New iOS feature to stop your phone getting hacked – or cracked by cops
Advertisement

New iOS feature to stop your phone getting hacked – or cracked by cops

You will soon need to unlock your passcode-protected iPhone, iPad, or iPod touch to connect it to a Mac, PC, or a USB accessory, Apple says.

Apple says the new security feature will protect users.

Apple says the new security feature will protect users.Credit:Bloomberg

This additional step is part of a security measure that arrives with iOS 11.4.1, an otherwise relatively minor update made available on Monday to the mobile operating system at the core of your Apple device. (This USB restrictive mode is also included in the iOS 12 public beta.)

So long as your USB accessory is connected to the iOS device through the Lightning port, it will remain operational, even if your phone, tablet or iPod were subsequently locked again.

Loading
Advertisement

The effect is to help protect your iOS device against an iPhone unlocking mechanism used by criminal hackers or other parties – including GrayKey from Grayshift, a tool employed by law enforcement to break into suspects' locked phones.

In February 2016, a US federal judge ordered Apple to help the FBI break into an iPhone used by one of the killers in the San Bernardino shootings, which Apple at the time strongly resisted, and which raised all sorts of privacy flags. The FBI subsequently was able to hack into the phone without Apple's help, and the Justice Deptartment dropped its legal action against the company.

In June, Apple said it would soon close the security gap allowing access to personal data on locked iPhones, shutting down the Lightning port on devices after the phone has been locked for one hour. After that, the port can only be used to charge the device using a power adapter.

Police had been using the security loophole to crack iPhones with the help of outside technology firms.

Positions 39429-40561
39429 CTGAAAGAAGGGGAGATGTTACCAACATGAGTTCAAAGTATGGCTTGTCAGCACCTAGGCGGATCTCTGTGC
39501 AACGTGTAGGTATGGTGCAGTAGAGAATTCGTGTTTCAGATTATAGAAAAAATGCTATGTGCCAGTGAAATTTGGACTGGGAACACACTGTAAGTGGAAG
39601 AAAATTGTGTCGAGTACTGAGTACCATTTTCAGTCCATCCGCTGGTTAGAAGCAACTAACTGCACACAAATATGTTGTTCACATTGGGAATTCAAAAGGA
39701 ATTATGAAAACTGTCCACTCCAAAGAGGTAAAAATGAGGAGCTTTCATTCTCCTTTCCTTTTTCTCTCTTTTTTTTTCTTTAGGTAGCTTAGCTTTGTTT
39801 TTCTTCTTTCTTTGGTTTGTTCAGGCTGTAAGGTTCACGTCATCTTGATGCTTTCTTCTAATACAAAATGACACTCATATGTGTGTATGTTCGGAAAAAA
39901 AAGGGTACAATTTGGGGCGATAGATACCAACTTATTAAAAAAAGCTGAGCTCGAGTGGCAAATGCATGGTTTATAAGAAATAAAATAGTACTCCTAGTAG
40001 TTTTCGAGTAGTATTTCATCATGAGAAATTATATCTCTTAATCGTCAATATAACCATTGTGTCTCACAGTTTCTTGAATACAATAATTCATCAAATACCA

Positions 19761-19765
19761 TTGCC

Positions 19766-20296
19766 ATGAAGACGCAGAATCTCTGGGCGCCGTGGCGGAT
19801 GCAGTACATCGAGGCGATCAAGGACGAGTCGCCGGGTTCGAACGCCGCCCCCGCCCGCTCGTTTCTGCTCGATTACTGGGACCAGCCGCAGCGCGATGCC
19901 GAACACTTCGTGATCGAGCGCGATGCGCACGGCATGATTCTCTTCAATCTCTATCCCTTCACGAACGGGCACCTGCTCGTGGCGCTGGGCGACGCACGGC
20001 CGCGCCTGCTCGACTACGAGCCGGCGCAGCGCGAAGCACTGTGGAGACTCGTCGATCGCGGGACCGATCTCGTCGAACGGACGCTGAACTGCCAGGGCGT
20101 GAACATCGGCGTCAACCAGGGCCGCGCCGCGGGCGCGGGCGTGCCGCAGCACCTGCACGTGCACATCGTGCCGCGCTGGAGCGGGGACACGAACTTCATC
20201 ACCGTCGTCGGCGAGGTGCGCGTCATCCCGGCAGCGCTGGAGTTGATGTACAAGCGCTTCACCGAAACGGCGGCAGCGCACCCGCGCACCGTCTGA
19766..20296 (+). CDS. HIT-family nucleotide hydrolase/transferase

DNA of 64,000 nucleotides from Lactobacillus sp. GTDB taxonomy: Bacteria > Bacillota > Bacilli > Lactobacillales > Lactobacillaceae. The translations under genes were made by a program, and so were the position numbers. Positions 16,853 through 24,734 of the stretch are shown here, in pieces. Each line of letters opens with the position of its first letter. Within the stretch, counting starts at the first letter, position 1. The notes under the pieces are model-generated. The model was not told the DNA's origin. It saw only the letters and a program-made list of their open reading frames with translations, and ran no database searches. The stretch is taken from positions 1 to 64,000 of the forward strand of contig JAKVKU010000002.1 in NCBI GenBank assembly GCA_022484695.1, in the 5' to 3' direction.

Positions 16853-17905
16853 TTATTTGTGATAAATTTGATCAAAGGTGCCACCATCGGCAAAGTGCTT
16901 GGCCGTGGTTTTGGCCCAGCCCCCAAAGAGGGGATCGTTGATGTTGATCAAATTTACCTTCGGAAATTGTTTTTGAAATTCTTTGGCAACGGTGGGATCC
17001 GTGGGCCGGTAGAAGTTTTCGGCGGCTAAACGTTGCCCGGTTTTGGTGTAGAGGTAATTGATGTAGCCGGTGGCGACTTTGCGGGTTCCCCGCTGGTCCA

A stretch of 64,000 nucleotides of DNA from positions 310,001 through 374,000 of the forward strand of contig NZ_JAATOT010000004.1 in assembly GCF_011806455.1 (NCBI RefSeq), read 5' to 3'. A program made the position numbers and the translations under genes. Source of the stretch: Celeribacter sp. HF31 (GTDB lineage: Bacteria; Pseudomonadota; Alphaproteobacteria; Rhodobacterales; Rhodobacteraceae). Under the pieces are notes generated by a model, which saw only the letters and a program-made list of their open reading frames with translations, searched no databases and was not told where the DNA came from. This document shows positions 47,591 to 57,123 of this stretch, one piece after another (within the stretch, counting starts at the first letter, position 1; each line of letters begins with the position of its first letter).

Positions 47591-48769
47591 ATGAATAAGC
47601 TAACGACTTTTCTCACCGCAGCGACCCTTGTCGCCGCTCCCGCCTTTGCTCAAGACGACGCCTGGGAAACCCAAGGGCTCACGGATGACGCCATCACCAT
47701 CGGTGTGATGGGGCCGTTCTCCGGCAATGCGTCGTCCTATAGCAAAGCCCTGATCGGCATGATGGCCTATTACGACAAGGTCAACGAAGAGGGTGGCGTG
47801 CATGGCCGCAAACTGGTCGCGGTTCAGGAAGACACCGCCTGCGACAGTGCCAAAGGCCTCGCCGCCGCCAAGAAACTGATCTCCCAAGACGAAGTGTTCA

"We're constantly strengthening the security protections in every Apple product to help customers defend against hackers, identity thieves and intrusions into their personal data," the company said in a statement.

"We have the greatest respect for law enforcement, and we don't design our security improvements to frustrate their efforts to do their jobs."

Under the latest security feature, your iOS device won't communicate with the USB accessory or computer if you don't initially unlock your iOS device, or if you haven't unlocked and connected it to a computer or USB accessory within the past hour. Nor will the device charge in some instances.

Under such circumstances, you may receive an alert telling you to unlock the iOS device first. According to Apple, your iOS device will charge normally when it is connected to a USB power adapter.

If the USB accessory you want to connect is still not recognised after you unlock your iOS device, Apple tells you to disconnect your device from the accessory, unlock it, and then try again to reconnect the accessory.

There is an override to the system so that your iPhone, iPad or iPod touch will always let you access USB accessories without going through the unlocking drill: go to 'Settings' on your iOS device, scroll down to 'Touch ID & Passcode' (on an iPhone X it's 'Face ID & Passcode'), and under the 'Allow Access When Locked' listings, tap the 'USB Accessories' switch so that green (rather than gray) is showing.

As part of iOS 11.4.1, Apple also fixes some bugs and, among other measures, addressed an issue that prevented some folks from viewing the last known location of their AirPods in Find My iPhone.

McClatchy